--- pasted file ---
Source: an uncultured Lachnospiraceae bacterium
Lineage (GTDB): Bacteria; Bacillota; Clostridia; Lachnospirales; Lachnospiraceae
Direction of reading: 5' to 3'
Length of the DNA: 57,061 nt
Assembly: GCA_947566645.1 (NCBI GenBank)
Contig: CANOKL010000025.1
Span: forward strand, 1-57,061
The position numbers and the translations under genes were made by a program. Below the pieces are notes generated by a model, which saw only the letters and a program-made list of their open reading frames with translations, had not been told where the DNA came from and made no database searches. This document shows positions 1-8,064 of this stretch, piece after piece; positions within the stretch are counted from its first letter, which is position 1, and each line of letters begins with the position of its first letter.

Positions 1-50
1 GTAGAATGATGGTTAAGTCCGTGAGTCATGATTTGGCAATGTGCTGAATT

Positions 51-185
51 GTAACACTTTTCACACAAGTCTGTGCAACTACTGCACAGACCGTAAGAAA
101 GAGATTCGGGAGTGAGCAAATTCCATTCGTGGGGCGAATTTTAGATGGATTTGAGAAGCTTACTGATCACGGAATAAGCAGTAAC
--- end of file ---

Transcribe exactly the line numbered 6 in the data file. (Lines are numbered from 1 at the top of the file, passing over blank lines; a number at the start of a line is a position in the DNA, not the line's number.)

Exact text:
Contig: CANOKL010000025.1